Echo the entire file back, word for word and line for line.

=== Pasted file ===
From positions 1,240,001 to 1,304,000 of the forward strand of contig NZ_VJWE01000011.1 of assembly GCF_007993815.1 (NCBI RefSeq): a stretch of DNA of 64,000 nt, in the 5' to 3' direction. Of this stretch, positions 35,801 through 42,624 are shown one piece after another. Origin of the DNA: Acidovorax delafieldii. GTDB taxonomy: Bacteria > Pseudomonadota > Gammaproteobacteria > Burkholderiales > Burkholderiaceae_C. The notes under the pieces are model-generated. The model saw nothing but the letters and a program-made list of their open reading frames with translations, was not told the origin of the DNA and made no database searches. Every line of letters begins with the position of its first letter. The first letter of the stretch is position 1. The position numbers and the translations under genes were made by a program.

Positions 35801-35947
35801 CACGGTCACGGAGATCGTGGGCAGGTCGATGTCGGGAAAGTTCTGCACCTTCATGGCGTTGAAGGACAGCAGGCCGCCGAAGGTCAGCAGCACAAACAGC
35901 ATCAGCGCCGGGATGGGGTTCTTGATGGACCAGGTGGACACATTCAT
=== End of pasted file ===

From positions 1,240,001 to 1,304,000 of the forward strand of contig NZ_VJWE01000011.1 of assembly GCF_007993815.1 (NCBI RefSeq): a stretch of DNA of 64,000 nt, in the 5' to 3' direction. Of this stretch, positions 35,801 through 42,624 are shown one piece after another. Origin of the DNA: Acidovorax delafieldii. GTDB taxonomy: Bacteria > Pseudomonadota > Gammaproteobacteria > Burkholderiales > Burkholderiaceae_C. The notes under the pieces are model-generated. The model saw nothing but the letters and a program-made list of their open reading frames with translations, was not told the origin of the DNA and made no database searches. Every line of letters begins with the position of its first letter. The first letter of the stretch is position 1. The position numbers and the translations under genes were made by a program.

Positions 35801-35947
35801 CACGGTCACGGAGATCGTGGGCAGGTCGATGTCGGGAAAGTTCTGCACCTTCATGGCGTTGAAGGACAGCAGGCCGCCGAAGGTCAGCAGCACAAACAGC
35901 ATCAGCGCCGGGATGGGGTTCTTGATGGACCAGGTGGACACATTCAT